Monthly Archives: December 2014


In my 14yrs career as a matatu driver, I have met and served hundreds of Thousands people from all walks of life. In my simple public service job, I serve on average, 200 people a day; inside my 14 seater van for the 8 return trips I make from Rongai to Nairobi. I am not alone; there are hundreds of drivers in my route others who drive even larger capacity vehicles. It is estimated that 40.000 Matatus serve Nairobi and its environs on daily basis and casually employs over 100.000 workers. This are among the mostly overworked and underpaid workers in this country.

As a blogger for the last four years; I’ve used this platform to advocate for better working conditions and improved wages while at the same time exposing corruption. In my campaign, I’ve had the opportunity to interact with persons I would have otherwise believed to be far above my league. Although matatu drivers are not locally recognized or even considered as important players in the transport sector, International organizations like UNEP-ITF and ILO, vehicle manufacturers, writers, Policy makers, researchers, film makers and journalists from across the globe and also students {Social cultural Anthropology and Urban Planning} from united States of America and England’s universities recognize our importance and seek our opinions when writing reports and/ or thesis.

It is through the eyes of this scholars that I have looked at our transport system especially passengers transport and seen the vacuums that needs filling. It is a sad reality that most workers after serving in this informal sector for tens of years ends up living in poverty. Poverty does exist:- and as a famous scholar would put it; It is a physical matter , those afflicted have such limited and insufficient food, poor clothing, live in crowded, cold and probably dirty shelters. This is the situation with most matatu workers; although there is quite a significant number that manage to escape poverty, majorities are caught in this web and suffer greatly for it.

Matatu workers are not poor because they are lazy or don’t have jobs to keep them occupied. People are poverty stricken when their income even if adequate for survival fails radically behind that of the community; when they cannot have what is regarded as minimum necessary for decency. Poor wages and long working hours affect most workers both financially and socially. They spend more hours away from their families leaving the responsibility of bring up children in the hands of women. After working for years, they find that they cannot adequately provide good education, sufficient food for their families, decent clothes, and better shelters. Negative media publicity and punitive laws shows how the community including states agencies regards them. The judgment of the larger community is that they are indecent and must be condemned.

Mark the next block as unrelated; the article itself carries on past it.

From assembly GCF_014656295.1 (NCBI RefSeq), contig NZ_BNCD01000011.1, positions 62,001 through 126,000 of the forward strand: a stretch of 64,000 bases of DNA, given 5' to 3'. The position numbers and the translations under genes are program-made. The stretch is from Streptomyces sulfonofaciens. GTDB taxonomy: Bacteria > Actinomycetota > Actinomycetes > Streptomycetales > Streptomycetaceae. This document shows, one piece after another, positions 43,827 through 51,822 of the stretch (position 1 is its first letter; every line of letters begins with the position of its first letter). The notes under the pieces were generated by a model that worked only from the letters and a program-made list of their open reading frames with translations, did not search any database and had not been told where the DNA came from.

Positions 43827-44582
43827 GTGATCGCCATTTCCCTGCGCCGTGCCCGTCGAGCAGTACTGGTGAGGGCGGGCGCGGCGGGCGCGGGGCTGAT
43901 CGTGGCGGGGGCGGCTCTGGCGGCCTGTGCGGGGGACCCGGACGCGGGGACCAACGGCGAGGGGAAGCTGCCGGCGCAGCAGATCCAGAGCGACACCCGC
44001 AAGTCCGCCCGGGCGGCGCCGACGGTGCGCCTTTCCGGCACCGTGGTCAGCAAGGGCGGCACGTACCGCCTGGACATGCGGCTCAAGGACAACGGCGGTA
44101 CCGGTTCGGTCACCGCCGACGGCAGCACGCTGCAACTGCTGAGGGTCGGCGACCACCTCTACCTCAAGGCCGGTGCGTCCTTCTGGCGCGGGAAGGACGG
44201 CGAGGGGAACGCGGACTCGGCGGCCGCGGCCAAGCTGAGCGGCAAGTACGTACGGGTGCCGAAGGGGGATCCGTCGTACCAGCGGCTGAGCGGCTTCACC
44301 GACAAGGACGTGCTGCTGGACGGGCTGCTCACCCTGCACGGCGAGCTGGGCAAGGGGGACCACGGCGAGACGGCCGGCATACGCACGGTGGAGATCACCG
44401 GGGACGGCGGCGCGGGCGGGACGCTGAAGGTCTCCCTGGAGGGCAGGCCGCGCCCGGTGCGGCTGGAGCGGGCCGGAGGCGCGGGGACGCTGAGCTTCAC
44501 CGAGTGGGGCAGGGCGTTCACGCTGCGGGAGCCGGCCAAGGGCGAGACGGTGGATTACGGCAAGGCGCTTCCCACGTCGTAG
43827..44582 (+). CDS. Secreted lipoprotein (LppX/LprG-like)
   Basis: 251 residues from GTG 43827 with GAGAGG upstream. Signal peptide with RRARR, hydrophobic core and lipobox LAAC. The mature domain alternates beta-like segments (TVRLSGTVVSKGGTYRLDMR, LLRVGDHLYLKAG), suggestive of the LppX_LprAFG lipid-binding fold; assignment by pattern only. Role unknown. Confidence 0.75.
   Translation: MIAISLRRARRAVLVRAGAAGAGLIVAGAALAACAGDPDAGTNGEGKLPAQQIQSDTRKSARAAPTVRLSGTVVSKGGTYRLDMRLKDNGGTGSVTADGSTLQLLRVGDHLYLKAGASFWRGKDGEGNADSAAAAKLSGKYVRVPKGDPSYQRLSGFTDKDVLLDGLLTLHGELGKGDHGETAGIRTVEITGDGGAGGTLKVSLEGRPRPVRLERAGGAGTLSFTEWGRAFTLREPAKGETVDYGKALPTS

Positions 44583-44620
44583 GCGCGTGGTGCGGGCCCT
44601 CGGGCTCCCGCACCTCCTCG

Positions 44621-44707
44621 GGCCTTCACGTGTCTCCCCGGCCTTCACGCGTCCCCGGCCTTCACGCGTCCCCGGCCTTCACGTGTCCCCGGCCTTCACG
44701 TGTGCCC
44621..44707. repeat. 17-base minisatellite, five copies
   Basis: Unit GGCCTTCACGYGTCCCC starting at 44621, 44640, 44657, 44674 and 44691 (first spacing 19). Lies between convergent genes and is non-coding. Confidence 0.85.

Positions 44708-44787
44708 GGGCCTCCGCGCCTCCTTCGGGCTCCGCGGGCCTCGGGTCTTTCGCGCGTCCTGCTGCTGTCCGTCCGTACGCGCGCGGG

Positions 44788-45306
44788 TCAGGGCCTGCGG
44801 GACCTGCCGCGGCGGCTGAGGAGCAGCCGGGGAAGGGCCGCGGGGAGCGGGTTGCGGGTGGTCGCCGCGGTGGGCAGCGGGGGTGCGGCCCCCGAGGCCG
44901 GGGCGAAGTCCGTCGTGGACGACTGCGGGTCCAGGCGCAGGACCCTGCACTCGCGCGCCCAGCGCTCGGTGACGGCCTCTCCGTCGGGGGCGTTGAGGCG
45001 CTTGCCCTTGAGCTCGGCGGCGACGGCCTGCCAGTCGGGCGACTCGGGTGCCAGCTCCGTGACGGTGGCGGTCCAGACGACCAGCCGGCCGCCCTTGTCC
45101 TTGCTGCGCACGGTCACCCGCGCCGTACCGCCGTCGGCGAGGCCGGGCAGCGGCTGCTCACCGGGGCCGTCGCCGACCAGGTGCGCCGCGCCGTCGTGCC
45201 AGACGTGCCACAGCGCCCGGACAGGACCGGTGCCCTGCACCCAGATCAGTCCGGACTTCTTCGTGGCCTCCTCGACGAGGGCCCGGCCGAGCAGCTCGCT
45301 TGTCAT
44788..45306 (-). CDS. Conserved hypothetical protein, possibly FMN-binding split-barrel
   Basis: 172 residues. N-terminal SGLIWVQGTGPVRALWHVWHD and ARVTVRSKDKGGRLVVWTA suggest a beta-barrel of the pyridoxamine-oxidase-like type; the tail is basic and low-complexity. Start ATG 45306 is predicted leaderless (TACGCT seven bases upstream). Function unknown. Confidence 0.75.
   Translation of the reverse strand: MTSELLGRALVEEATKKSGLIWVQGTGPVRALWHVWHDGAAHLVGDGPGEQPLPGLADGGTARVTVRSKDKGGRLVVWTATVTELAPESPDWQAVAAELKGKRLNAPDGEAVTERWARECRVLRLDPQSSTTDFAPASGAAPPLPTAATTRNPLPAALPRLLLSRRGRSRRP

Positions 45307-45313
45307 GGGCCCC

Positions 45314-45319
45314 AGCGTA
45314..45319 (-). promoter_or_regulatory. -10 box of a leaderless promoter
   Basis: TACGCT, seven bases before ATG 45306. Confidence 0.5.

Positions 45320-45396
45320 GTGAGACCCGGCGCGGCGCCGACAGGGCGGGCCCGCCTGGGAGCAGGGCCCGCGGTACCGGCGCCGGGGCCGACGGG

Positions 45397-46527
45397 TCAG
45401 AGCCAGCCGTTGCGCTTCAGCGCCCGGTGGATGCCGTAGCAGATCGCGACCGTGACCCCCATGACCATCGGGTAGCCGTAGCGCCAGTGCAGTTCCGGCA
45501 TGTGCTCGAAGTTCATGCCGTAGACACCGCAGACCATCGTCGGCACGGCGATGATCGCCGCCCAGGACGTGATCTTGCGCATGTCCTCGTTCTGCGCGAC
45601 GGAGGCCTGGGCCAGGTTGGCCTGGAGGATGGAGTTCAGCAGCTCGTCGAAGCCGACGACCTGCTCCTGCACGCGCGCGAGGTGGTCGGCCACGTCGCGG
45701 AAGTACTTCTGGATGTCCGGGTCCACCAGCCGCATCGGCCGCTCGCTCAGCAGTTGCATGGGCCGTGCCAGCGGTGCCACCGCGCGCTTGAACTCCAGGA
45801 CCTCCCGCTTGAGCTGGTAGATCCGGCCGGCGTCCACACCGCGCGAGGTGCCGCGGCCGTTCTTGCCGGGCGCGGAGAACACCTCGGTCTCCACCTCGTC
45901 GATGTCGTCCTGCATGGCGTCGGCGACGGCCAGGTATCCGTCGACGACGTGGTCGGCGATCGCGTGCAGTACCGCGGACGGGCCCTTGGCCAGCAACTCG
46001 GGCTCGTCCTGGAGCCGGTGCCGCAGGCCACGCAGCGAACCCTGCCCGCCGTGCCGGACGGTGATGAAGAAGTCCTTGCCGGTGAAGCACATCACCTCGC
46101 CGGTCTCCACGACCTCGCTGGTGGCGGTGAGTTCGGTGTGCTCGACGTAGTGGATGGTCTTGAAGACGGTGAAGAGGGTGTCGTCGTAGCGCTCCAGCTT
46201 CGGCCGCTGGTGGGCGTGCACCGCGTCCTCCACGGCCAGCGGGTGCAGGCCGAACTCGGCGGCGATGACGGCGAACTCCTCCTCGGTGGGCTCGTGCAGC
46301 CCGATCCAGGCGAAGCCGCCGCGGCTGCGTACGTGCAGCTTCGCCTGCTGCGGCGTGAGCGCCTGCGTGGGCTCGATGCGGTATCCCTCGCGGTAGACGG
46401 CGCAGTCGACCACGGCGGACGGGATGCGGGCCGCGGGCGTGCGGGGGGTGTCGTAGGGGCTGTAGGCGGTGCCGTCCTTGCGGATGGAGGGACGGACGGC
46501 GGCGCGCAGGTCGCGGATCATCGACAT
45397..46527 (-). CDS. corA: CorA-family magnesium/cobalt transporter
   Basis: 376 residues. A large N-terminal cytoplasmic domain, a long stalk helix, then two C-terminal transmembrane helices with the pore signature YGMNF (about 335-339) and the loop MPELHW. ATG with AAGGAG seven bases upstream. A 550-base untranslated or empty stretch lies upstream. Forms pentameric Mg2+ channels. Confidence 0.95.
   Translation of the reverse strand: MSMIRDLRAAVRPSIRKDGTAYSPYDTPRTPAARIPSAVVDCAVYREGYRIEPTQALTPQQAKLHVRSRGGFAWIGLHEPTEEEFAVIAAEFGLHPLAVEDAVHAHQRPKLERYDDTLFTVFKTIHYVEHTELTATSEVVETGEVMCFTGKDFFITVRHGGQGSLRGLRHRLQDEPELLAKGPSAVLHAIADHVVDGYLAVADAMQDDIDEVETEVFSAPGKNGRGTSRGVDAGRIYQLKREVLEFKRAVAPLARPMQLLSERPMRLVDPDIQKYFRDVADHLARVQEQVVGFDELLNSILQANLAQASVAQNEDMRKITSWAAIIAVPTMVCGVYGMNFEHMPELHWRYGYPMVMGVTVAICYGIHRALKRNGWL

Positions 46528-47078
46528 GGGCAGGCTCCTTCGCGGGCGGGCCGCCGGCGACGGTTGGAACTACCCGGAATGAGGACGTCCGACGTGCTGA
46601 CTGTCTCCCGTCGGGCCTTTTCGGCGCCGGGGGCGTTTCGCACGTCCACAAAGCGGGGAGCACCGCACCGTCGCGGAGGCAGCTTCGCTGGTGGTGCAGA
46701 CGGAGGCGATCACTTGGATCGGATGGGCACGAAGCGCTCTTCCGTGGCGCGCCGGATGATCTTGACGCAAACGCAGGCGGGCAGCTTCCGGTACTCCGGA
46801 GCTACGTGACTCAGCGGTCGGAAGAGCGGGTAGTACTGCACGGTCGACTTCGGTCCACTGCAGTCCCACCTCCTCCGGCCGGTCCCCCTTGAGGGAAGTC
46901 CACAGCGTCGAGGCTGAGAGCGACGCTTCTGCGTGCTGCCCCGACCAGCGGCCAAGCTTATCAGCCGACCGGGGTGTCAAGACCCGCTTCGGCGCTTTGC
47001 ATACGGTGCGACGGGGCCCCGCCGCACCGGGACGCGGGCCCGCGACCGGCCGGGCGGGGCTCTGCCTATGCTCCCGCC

Since Matatu industry in Kenya is a sub-sector of our economy that significantly influences the day to day lifestyles of the populace, ignoring such a huge population can be detrimental. Indeed, documented evidence indicates that 80% of Kenyan population utilizes this mode of transport daily. This industry is a major player in our economy and has a significant bearing in our social life. Although it is supposed to be a source of livelihood for many, it has failed to provide adequately for those already employed in the sector.

Dr. Jackie Kropp: center for sustainable urban development; Earth Institute Columbia University. Is a friend of the matatu industry and one of the people who have inspired me in my campaign for improved standard for matatu workers. Our first meeting was at Bishop Garden Towers Nairobi; the Head office of Kenya Institute for Public Policy Research and Analysis ;{KIPPRA} during a forum on smart sustainable transport for Nairobi. We’ve met several times on different platforms including one at UNEP headquarters in Gigiri for Kenya civil Society Partnership Forum.  She is involved in various projects in Nairobi including the Digital matatu Route—